The main reason I volunteer at a cancer center is because I want to share my story and give patients a message of hope and faith (not in the religious sense… unless they are religious). I am working on being a better listener because several patients recently confided in me that they do not feel like their doctors are “hearing” them, which makes them feel like, “their thoughts and feelings don’t matter.”
I am lucky that my doctors at least “act” like they are listening to me when I see them (I can’t say for sure though, since I can’t read their thoughts. They could be thinking “oh boy, here comes that nutcase” while they nod and smile at me). But that’s beside the point I want to make here.
After hearing their concerns, I decided to make sure I “hear” them and either give my opinion or just be there to listen. The other day two men (who do not know each other); one who has cancer for two years and another whose family member has cancer, cried in my presence. This happened within thirty minutes of each other, in different places. Both men told me they felt overwhelmed by their situation; their eyes welling up with tears as they spoke. I asked each one, “You have every right to feel overwhelmed. Have you had a good cry lately? Crying is a good way to release stress and toxins.”
Within seconds each of the men’s tears flowed down their cheeks. It wasn’t what Oprah calls the “ugly cry” but it seemed to help. I didn’t say this to them, but it was like they thought they needed permission to cry and express grief. So many men still believe they have to be strong no matter what is happening in their life, but holding in emotions is not good for anyone, especially crying.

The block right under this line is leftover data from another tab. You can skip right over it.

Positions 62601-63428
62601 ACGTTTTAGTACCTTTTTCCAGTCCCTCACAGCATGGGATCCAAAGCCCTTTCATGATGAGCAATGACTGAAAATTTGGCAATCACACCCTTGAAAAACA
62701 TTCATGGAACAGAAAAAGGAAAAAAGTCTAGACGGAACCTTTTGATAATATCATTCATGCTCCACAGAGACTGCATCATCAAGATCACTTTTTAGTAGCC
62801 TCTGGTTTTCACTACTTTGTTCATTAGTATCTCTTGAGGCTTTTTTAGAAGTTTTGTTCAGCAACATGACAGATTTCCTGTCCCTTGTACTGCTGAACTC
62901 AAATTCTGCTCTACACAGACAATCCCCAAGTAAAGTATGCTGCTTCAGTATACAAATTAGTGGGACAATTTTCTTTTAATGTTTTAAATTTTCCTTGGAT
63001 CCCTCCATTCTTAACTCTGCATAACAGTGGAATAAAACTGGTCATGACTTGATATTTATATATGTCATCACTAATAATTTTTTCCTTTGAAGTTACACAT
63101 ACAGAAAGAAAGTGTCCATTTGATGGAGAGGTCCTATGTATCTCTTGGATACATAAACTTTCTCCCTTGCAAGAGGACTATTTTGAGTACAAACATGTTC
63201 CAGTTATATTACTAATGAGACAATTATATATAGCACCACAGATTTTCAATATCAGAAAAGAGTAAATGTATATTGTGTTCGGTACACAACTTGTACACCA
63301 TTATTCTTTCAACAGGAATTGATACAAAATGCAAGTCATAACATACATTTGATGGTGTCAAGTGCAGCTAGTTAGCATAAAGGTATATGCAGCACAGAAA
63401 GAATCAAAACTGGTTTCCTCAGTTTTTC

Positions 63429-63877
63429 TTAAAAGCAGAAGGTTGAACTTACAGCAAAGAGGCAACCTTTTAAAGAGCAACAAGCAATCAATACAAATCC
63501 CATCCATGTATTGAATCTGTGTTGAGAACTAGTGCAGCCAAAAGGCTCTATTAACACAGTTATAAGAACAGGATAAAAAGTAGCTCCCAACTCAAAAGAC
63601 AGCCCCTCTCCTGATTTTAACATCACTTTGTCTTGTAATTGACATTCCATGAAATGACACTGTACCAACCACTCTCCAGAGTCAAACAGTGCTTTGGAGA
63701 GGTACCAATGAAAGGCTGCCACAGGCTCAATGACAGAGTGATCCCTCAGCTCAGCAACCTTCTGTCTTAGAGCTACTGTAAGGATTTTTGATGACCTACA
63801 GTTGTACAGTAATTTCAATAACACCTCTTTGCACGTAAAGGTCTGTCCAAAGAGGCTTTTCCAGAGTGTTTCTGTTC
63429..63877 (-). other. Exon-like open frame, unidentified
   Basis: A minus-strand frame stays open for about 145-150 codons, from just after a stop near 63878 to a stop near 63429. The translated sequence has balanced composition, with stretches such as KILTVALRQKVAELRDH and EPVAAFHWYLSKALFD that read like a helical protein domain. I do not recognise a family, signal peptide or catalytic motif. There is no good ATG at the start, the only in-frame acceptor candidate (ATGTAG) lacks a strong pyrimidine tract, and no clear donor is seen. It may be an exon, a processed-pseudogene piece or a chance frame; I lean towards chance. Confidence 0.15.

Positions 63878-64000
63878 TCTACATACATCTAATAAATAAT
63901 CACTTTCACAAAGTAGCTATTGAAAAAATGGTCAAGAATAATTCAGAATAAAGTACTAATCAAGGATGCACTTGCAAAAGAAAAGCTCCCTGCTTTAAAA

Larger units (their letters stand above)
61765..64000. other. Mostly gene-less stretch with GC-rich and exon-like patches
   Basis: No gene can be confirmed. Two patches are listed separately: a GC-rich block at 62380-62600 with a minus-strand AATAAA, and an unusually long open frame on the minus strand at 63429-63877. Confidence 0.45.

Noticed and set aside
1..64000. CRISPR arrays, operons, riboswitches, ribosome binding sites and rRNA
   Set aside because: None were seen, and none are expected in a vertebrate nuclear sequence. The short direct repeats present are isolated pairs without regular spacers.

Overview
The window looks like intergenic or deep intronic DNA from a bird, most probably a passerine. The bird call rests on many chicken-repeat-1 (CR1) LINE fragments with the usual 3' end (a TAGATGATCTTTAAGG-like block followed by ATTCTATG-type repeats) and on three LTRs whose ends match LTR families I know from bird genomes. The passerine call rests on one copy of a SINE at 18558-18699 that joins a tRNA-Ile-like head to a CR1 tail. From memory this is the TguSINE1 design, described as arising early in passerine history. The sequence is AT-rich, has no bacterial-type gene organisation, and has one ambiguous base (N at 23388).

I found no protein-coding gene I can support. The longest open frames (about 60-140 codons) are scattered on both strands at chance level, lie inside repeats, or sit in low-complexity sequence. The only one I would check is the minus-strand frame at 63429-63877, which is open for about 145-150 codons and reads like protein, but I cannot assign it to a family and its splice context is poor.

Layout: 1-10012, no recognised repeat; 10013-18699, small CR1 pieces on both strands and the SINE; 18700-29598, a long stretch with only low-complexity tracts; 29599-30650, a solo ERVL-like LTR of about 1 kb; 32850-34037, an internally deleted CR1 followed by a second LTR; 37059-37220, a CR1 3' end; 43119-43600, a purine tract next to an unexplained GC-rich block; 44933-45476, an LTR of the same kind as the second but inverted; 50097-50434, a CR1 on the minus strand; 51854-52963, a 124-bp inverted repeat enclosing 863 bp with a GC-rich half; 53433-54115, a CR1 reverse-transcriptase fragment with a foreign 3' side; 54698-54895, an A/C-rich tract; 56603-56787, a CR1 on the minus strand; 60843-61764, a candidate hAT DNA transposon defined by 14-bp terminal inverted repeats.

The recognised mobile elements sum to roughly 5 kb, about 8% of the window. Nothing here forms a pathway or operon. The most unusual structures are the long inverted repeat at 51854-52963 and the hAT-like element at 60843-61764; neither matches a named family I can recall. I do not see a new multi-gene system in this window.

When a loved one is diagnosed with a life threatening disease it affects the entire family. The hospital I go to is great but it doesn’t offer any emotional support services for the family/caregivers. The majority of patients I see all live at home where at least one family member cares for them. Hiring caregivers to come to the home is very expensive and not usually covered by insurance.
When I was at my “sickest,” meaning I couldn’t sit on the toilet or shower by myself; my son called a county social worker to see if there was help available. Her response was … and I quote, “The State of California is not going to babysit your mother.”
He was so angry he spoke with her supervisor who did apologize but told him there is nothing like that unless we hire a private agency. In Southern California they charge $20.00 an hour, with a three hour minimum.
We bought a handicapped toilet (which I still use because of my balance problems), and I can shower by myself now, although I wait until hubby is home (so I don’t have problems, like falling), so it worked out for us, but what if I didn’t have family to help me?
I know I drove my son and husband crazy at times (ok, a lot of the time) because of the three different opiate drugs I was taking for pain. It would have been nice for them to go to a support group for caregivers and share experiences. Two people we knew did come in a few times a week for an hour, to give my son a break so he could leave the house. My husband had to juggle caring for me, driving me to doctor appointments, and continue working full time because of the mounting medical bills and ordinary living expenses. I of course, was too sick to work, so money was always a concern.
If you know someone whose caring for a loved one who is seriously ill, how about sending over a cooked meal? You can even buy a ready made one these days at the grocery stores. How about mowing their lawn when you mow yours? Or offer to watch the patient while they go to the movies? I’m sure if you think about it, you can come up with something that would mean so much to a caregiver or the patient. Who knows, you might be “in their shoes” some day.
Be well and be kind,